16.1 Comparative Life Cycle Assessment Approach for Sustainable Transport Fuel Production from Waste Cooking Oil and Rapeseed

Ilker Ozata , Chemical Engineering Department, Istanbul Technical University, Istanbul, Turkey
Nilgun Ciliz , Institute of Environmental Sciences, Bogazici University, Istanbul, Turkey
Aydin Mammadov , Institute of Environmental Sciences, Bogazici University, Istanbul, Turkey
Basak Buyukbay , Institute of Environmental Sciences, Bogazici University, Istanbul, Turkey
Ekrem Ekinci , Isik University, Istanbul, Turkey
Full Papers
  • Ilker paper 11.05.2009.pdf (118.5 kB)
  • Environmental sustainability is only one of the many dimensions of a sustainable development that also includes social, cultural, ecological, territorial, economic, and political criteria. Although the main focus of the study is on the technical parameters of biodiesel utilization, the economic and social aspects of bioenergy systems such as changes in the agricultural land usage, regional development, food security, infrastructural requirements for biofuel distribution, cost related barriers to commercialization and more are equally important.

    Turkey's greenhouse gas (GHG) emissions reached 341 million tones CO2 equivalent in 2008, with road transportation alone contributing to over 10% of the total amount. Securing the energy needs and reducing the GHG emission generation of a country are two major components of national sustainable energy utilization. Within this frame, a life cycle assessment (LCA) has been performed using GaBi 4 LCA software to compare the environmental performance of biodiesel and conventional diesel fuel mixtures for the Istanbul City, Turkey.

    Life Cycle Impact Assessment (LCIA) interpretation has been performed for the 5 and 20% blends of waste cooking oil (WCO) and rapeseed biodiesels with petroleum-based diesel and the results have been evaluated in terms of their potential environmental impacts with main focus on global warming through climate change. Eco-indicator 95 LCIA Methodology was used for the normalization and weighting of the obtained environmental impact potentials. Considering the normalized impact assessment results, the blends of WCO biodiesel have lower global warming potentials, with up to 21% reduction in B20 WCO biodiesel, compared to petroleum-based diesel, mainly due to the biogenic origin of the carbon contained within methyl esters of biodiesel. The reduction in global warming potential for B20 rapeseed biodiesel is 11% compared to petroleum-based diesel. The eutrophication potential of B20 rapeseed biodiesel is 53% higher compared to B20 WCO biodiesel and 45% higher compared to petroleum-based diesel. In addition to this, the weighted acidification potentials of the petroleum-based diesel, B20 rapeseed and B20 WCO biodiesel blends are determined as 0.101, 0.115 and 0.094 mPE respectively. Higher impact scores of the rapeseed biodiesel blends in both acidification and eutrophication categories are explained by the usage of nitrogen rich fertilizers during the cultivation step of the rapeseed plant. The weighted carcinogenic potentials of B20 rapeseed, B20 WCO and petroleum-based diesel are 0.025, 0.022 and 0.026 mPE, respectively. The carcinogenic potential is mainly associated with the combustion of fuel in the car engine and both of the biodiesel blends have been found to be applicable alternatives for decreasing the heavy metal emissions associated with diesel fuel combustion. Photochemical oxidant formation potentials of the B20 rapeseed and B20 WCO biodiesel blends are 7.5% and 18.5% lower compared to the petroleum-based diesel. The higher photochemical oxidant potential of the rapeseed biodiesel blend is explained by the hexane emission during the oil extraction step of rapeseed biodiesel life cycle. B20 WCO biodiesel blend has a lower winter smog potential (0.005 mPE) than the petroleum-based diesel (0.007 mPE) and B20 rapeseed biodiesel blend (0.006 mPE).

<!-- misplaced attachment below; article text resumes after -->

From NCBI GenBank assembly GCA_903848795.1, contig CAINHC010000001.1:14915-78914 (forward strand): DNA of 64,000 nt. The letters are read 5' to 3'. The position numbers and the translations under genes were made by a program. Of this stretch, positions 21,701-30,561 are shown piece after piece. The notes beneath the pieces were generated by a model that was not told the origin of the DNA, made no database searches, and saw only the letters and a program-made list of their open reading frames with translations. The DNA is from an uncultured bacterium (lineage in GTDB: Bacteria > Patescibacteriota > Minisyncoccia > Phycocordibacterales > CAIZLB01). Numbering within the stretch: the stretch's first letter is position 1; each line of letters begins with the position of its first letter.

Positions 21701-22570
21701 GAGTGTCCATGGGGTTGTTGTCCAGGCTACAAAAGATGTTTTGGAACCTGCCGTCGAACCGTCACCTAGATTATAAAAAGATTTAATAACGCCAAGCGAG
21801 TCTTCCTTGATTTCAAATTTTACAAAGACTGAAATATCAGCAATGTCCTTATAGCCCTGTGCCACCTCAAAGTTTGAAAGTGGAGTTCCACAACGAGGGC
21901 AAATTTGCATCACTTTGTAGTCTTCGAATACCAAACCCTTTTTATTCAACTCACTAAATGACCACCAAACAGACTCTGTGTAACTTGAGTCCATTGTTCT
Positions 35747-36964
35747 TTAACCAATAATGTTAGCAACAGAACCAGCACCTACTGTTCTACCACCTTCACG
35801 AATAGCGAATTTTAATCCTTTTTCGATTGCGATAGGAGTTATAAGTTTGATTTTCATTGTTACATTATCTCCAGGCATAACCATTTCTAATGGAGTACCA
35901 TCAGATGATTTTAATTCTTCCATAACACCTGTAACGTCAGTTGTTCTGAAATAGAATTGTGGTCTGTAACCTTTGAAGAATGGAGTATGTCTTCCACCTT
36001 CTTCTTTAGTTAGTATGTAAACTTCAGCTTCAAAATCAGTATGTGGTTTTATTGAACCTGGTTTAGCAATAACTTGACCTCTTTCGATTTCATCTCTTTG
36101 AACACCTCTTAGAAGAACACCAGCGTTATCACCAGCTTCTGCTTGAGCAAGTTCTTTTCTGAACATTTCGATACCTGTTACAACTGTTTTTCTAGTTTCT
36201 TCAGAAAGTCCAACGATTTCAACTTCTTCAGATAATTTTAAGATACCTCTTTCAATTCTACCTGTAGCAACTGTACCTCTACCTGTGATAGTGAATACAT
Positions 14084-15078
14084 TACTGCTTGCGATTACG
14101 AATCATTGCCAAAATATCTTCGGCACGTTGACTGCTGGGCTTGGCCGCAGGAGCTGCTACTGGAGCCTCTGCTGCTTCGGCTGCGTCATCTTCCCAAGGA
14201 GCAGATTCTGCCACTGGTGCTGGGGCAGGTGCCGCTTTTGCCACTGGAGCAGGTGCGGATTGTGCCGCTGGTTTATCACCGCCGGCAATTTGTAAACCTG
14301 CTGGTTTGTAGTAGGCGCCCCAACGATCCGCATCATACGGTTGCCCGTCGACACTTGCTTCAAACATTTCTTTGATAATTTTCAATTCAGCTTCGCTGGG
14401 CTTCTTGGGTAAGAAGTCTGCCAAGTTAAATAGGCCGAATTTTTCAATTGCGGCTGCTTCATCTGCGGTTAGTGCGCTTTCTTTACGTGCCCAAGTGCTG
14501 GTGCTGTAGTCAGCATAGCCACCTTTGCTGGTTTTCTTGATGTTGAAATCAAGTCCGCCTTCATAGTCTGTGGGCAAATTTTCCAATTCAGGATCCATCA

Considering the positive environmental performance of the WCO biodiesel in the global warming impact category along with the advantages of having lower acidification and eutrophication impacts (both below 0.005 mPE) due to lack of the cultivation, harvesting and oil extraction steps, it is concluded that the replacement of petroleum-based diesel with B20 WCO biodiesel in road transport vehicles is a viable option for combating the climate change along with an array of other environmental challenges. In addition, WCO utilization for biodiesel production is an alternative way of waste vegetable oil minimization.

    On the other hand, while biodiesel made from WCO does not involve any changes in agricultural land use, it does require a well-developed infrastructure for efficient collection of waste vegetable oils from food factories, restaurants and fast food chains. Producing biodiesel from edible oil feedstocks such as rapeseed oil, however, raises the already well-known fuel vs. food dilemma and it is of utmost important to ensure that the primary role of the agricultural industry is to provide food security for the population. Efficient utilization of agricultural and industrial by-products such as straw and glycerin produced during biodiesel's life cycle is another significant step towards increasing the sustainability of the biodiesel fuels. Overall, a multi-stakeholder approach that will include the governmental policymakers, environmental institutions and organizations, community activists and biodiesel companies is needed to fully address the issue.